Featured Stories

Florida lawmakers hold property insurance reform special session today

Mortgage Rates
In this Wednesday, Sept. 24, 2014 photo, a For Sale sign is posted outside of a newly renovated waterfront property on the market during a viewing for brokers, in Miami Beach, Fla. Freddie Mac reports on average U.S. mortgage rates for this week on Thursday, Nov. 20, 2014. (AP Photo/Lynne Sladky)

(TALLAHASSEE, FLA) — Miami State Rep. Daniel Perez says ahead of today’s special session in Tallahassee “When it comes to property insurance reform, no one will be safe.” Lawmakers are meeting to address a crisis for many homeowners who have been dumped by their carrier and forced to go to the insurer of last resort, Citizens. Perez says everyone’s gonna get looked at, including attorneys, insurance companies, public adjusters and consumers.

Prior to this special session, Florida lawmakers released a massive property insurance bill that would create a $1 billion reinsurance fund, seek to reduce insurance lawsuits and force more people out of the state-created insurer of last resort even if it means property owners end up paying more.

The 123-page bill was filed Friday night, less than three days before lawmakers begin a special session on insurance, property tax relief for Hurricane Ian victims and reducing tolls for frequent commuters.

“The goal we all share is for Florida to have a robust property insurance market that offers homeowners the opportunity to shop for insurance that meets their needs and budget. We also want to make certain that when damage occurs, claims are paid promptly and fairly,” Republican Senate President Kathleen Passidomo said in a news release.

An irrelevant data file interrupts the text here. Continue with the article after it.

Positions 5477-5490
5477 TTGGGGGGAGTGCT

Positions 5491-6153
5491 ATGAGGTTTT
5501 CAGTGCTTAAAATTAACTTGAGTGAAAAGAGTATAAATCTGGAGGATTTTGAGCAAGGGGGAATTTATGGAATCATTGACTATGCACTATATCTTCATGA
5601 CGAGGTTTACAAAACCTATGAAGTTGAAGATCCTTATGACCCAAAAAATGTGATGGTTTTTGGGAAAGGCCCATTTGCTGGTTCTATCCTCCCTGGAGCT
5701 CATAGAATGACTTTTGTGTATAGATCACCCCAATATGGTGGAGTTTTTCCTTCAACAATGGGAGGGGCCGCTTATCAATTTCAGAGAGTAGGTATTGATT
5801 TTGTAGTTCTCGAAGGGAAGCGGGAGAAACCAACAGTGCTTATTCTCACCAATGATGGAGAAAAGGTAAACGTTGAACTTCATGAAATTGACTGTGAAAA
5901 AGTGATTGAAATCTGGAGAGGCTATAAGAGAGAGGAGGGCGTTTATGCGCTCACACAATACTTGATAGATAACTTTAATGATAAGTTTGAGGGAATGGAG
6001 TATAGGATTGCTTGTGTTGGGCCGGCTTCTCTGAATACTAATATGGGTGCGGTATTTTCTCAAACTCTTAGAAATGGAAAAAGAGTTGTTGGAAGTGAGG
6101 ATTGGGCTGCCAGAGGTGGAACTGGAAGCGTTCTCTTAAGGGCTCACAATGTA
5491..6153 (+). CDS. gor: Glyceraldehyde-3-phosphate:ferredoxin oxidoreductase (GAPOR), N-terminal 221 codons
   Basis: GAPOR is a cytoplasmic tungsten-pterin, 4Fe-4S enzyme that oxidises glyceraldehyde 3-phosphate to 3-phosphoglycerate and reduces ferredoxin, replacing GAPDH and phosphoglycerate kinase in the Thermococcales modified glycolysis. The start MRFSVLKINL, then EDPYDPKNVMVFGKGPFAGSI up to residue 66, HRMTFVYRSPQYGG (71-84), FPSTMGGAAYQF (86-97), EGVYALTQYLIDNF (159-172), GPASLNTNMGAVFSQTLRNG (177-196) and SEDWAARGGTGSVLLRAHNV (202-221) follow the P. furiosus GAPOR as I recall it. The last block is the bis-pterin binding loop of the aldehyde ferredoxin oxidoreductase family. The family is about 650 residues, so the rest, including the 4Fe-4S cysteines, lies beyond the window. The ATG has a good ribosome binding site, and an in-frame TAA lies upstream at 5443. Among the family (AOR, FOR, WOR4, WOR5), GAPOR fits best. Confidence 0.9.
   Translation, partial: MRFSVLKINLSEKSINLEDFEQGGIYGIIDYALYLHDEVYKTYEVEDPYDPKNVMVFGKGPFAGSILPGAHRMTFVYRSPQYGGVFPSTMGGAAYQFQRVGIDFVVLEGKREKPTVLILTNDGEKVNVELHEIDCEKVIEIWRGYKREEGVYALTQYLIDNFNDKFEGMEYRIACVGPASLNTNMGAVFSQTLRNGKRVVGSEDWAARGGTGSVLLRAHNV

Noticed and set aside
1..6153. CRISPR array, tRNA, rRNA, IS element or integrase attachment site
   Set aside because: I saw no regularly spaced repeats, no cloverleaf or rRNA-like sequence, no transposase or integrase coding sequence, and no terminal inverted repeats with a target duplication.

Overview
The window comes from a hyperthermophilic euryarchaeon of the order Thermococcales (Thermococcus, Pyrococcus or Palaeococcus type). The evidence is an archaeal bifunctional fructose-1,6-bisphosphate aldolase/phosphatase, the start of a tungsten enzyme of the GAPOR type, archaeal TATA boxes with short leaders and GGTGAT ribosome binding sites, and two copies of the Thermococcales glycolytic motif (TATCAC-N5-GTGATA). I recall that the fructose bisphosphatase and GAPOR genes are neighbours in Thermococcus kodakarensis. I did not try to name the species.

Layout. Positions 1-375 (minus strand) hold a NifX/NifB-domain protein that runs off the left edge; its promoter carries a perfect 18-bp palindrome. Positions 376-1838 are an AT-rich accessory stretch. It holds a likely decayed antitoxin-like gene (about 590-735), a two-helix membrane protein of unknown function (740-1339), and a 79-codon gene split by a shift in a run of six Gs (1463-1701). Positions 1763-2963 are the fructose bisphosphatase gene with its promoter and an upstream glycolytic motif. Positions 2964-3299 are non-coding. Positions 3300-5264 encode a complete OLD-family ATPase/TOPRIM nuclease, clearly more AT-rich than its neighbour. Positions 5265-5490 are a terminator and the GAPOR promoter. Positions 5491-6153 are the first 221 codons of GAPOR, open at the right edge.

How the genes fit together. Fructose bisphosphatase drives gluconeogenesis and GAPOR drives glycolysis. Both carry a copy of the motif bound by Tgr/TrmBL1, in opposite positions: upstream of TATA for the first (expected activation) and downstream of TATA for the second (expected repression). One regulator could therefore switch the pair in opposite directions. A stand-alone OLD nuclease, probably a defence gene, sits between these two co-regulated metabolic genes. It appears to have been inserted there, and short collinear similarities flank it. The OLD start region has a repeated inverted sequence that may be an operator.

Lawmakers are expected to vote on speeding up the claims process and make changes to discourage what they call frivolous lawsuits. If passed, the bill would get rid of the state’s assignment of benefits laws, in which property owners sign over their claims to contractors who then handle proceedings with insurance companies.

It would also force people with the state-funded Citizens Property Insurance policies to pay for flood insurance and require they move to private insurers if they offer a policy up to 20% more expensive than Citizens.

The Senate and House bills are identical, which means the measure should sail through the Republican-dominated Legislature.

Florida’s insurance woes have been ongoing for years. The legislature held a special session in May to try to stabilize the market. The Legislature passed two bills – Senate Bill 2D and Senate Bill 4D – and Governor DeSantis signed each on May 26, 2022.

Both bills include changes that will impact you as a property insurance policyholder. Click here to read the bills.